Does the coriolis effect affect the way toilet bowls spin in the northern and southern hemispheres?
Let's flush out the truth in this VERIFY question.
A few weeks ago, we verified a weather phenomenon called the coriolis effect, which makes tornadoes and hurricanes spin a certain direction in different hemispheres. The coriolis effect creates friction between the earth's axis of rotation and direction of motion. It makes tornadoes and hurricanes spin counterclockwise in the northern hemisphere and clockwise in the southern hemisphere.
That's what prompted Good Morning Show viewer Christy McNeal to ask a follow-up: "Did you know that water drains in those same directions in the two hemispheres, too? When you flush a toilet...it spins counterclockwise in the northern hemisphere and clockwise in the southern hemisphere?"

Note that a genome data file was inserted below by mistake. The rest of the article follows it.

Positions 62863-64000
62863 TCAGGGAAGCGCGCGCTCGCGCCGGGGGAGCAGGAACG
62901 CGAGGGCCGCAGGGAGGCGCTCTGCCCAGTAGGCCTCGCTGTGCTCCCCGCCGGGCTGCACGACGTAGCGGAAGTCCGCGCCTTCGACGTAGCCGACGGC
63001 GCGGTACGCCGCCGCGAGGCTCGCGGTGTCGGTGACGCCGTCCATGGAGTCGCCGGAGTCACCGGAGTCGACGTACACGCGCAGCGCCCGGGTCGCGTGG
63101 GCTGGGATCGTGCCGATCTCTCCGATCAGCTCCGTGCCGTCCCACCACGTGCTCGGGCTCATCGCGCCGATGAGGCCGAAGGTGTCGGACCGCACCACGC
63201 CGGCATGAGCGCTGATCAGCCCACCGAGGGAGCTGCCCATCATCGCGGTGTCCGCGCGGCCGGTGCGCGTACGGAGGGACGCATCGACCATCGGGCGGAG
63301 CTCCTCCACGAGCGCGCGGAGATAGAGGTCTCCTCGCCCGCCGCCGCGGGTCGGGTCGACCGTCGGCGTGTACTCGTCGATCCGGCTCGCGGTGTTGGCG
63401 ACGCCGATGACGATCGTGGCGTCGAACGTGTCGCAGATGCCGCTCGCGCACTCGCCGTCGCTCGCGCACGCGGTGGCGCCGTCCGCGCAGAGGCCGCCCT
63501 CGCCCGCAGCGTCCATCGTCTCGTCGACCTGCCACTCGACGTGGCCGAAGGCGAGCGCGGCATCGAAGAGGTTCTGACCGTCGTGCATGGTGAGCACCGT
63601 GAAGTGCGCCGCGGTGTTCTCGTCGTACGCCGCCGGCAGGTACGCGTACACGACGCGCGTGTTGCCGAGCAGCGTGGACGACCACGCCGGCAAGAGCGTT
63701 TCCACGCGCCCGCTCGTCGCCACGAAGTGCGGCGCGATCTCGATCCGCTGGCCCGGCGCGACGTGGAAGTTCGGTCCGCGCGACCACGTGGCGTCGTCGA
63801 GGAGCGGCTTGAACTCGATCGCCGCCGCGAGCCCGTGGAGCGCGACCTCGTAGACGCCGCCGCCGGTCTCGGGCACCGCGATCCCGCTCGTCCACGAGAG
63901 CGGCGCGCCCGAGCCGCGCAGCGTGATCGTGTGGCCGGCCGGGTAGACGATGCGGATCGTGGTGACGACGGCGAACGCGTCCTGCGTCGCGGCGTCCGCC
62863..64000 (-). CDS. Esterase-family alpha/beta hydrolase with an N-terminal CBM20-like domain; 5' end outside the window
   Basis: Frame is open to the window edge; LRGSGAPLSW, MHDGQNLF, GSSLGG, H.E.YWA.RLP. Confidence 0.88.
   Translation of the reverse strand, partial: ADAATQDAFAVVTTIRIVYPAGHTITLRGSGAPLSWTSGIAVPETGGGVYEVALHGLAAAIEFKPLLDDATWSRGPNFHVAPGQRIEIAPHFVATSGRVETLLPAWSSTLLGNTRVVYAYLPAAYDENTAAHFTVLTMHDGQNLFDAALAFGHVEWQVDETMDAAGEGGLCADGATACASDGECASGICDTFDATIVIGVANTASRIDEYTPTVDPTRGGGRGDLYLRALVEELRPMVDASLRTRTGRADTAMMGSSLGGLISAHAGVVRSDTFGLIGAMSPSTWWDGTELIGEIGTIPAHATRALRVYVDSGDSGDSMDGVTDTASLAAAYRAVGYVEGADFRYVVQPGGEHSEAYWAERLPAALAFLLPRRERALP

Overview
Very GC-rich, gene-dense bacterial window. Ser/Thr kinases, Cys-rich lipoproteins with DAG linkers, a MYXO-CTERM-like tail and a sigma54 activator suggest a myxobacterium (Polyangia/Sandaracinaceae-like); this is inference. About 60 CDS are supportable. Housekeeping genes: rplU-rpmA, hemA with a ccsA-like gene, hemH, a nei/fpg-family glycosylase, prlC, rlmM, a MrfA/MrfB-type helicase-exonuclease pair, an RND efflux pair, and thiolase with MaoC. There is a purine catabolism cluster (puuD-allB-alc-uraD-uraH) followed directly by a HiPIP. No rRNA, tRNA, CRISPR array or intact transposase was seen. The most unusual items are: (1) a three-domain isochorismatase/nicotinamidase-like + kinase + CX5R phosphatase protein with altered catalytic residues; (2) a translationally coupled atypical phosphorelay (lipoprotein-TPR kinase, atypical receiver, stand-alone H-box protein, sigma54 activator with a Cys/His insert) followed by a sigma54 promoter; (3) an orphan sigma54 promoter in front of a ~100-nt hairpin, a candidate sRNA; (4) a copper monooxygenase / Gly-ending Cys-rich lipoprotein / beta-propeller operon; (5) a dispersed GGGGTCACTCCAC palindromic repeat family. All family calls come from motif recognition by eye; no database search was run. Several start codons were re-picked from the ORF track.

We consulted the award-winning science blog Live Science.
Live Science explains MIT fluid mechanic Ascher Shapiro ran an experiment in 1962 and concluded the coriolis force (effect) does affect water drainage.The University of Sydney did a similar experiment and concluded the same thing. But, the rotation is so miniscule, it's not noticeable with the naked eye. And, it is not the reason toilet bowls spin the way they do.
If toilet bowls spin different directions in different hemispheres, it's because the manufacturers made the jets point a certain direction.
In conclusion, the coriolis effect can affect toilet bowl spin, but it is slight. The direction they flush is simply a manufacturing decision.
by Meghann Mollerus